• Josef Mayrhofer

Guideline for Choosing the Optimal User Simulation Approach

Testing and Monitoring platforms provide a broad range of user simulation methods such as protocol, headless, and real browser-based. In this post, I will outline the main aspects of those followed by a comparison matrix which you could use for choosing an appropriate simulation approach.

Protocol-level Simulation

Protocol level or HTTP-based testing was very popular in the early days of our digital age. With the rise of rich web client technology the proved simulation approach has been more and more outdated.

A typical HTTP-based test driver executes service requests and parses responses. Modern web 2.0 applications consist of many client-side scripts, which are totally ignored and not measured, in this type of test execution. In worst-case complex use cases cannot be simulated on protocol level due to a shortage of client side generated ids.

Complex protocol based use cases can be difficult to implement. A performance engineer needs to deal with cookies, session ids, and other dynamic parameters. Depending on the used technology of your system under test some web form names often change once a new version have been deployed which will cause the HTTP-based script to fail.

// Sample SilkPerformer protocol level script transaction TMain var hContext: number; begin WebPageUrl(“http://lab3/st/”, “Greetings”); WebPageStoreContext(hContext); WebPageLink(“Join the experience!”, ” – New Visitor”); WebPageSubmit(“Continue”, CONTINUE001, “Main menu”); WebPageLink(“Products”, “ShopIt – Products”); WebPageLink(NULL, “ShopIt – Product”, 3); WebPageSubmit(“Search”, SEARCH001, ” – Search”, 0, NULL, hContext); end TMain; dclform CONTINUE001: “name”            := “jack”, “New-Name-Button” := “Continue”; SEARCH001: “search”          := “boot”;

After all, protocol level scripts are perfect for service based tests in continuous integration environments, uptime monitoring or also for stress tests.

Headless Browser Simulation

With the rise of web 2.0 technologies the testing and monitoring business was faced with serious challenges. Rich browser applications could no longer be tested or simulated on the protocol level due to the missing client side logic during script replay.  Therefore, several headless browsers have been introduced such as HtmlUnit, PhantomJS or SlimerJS. They are often built on top of WebKit, the engine behind Chrome and Safari.

Headless Browsers have all the advantages of real Browsers, and they run faster without the heavy GUI. Many test automation, monitoring, and performance testing platforms are using headless browsers as they allow realistic user simulation.

Some tool providers have built their headless browser engines and ran in maintenance pitfalls. They have to keep the pace with new browser versions. It’s highly recommended using free available headless browser kit because there is a broad community which works on improvements.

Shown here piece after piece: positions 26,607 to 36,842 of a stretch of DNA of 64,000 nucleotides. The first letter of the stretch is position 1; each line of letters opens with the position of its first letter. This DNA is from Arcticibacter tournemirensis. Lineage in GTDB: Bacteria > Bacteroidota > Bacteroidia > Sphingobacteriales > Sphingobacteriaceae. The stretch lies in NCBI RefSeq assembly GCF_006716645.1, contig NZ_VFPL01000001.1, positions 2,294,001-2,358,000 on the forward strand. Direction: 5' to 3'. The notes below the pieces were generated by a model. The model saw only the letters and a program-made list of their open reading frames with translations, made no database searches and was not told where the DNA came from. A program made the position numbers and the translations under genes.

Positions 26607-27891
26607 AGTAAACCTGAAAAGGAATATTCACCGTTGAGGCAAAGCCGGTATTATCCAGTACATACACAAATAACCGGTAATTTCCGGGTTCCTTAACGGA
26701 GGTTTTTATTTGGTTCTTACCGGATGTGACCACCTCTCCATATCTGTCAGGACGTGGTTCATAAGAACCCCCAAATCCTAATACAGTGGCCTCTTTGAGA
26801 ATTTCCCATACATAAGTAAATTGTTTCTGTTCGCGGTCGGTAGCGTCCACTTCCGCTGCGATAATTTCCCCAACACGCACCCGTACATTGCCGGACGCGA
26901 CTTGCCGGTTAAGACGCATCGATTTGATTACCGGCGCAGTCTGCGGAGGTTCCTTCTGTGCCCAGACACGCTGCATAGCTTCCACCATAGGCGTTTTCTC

// Sample phantomjs script “use strict”; var page = require(‘webpage’).create(), server = ‘http://posttestserver.com/post.php?dump’, data = ‘universe=expanding&answer=42’; page.open(server, ‘post’, data, function (status) { if (status !== ‘success’) { console.log(‘Unable to post!’); } else { console.log(page.content); } phantom.exit(); });

Finally, headless browsers are ideal for test automation, performance testing, and SLA monitoring.

Real Browser Simulation

Web2.0 applications are full with JavaScript, Flash, Ajax and CSS. Without a full browser, it’s not possible to measure the actual end-to-end response times of the whole web page. Real Browser Monitoring allows you to verify the site’s functionality and performance as perceived by the end-user.

A typical real browser monitoring solution collects loading times of images, javascript, CSS and more. Often they provide waterfall charts, which visualize the load time of those components.

One of the biggest disadvantages is their footprint. A single real browser script requires much more CPU and memory resources on the load injection or monitoring machine. Therefore real user based simulation is not recommended for stress test scenarios.

// sample SilkPerformer real browser-based script transaction TMain begin BrowserStart(BROWSER_MODE_DEFAULT, 800, 600); // navigate to the login site BrowserNavigate(“http://demo.com/TestSite/LoginForm.html”); // set the authentication for the secure site BrowserSetText(“//INPUT[@name=’user’]”, “BasicAuthUser”); BrowserSetPassword(“//INPUT[@name=’pwd’]”,     Decrypt3DES(“Ax7/X9sk1kIfHlbAZ434Pq4=”)); // submit the form BrowserClick(“//INPUT[@value=’Submit Query’]”, BUTTON_Left); end TMain;

After all, real browser simulation is useful for acceptance testing or SLA monitoring. Don’t use it for performance or stress testing because the resource footprint is too high.

Comparison Matrix

Obviously, there are good reasons for protocol, headless or real browser-based user simulation. The table below provides some guidance to choose the appropriate approach.Criteria HTTPHeadless BrowserReal BrowserRealistic User simulation

NoYes, but with some limitationsYesEasy script creation

No, depends on application complexityYesYesRobust script replayYesYes, sometimes tricky tweaks requiredYesEasy Script maintainability

NoYes, debugging could be trickyYesMulti-Browser Support

YesYes, but with some limitationsYesLow footprint on load injection machineYesYesNoGood for continuous integration

YesNoNoGood for performance tests

YesYesNoGood for

stress tests

YesNoNoGood for uptime monitoring

YesYesNoGood for SLA monitoring

NoYesYes

Keep doing the good work and share your experience with me.

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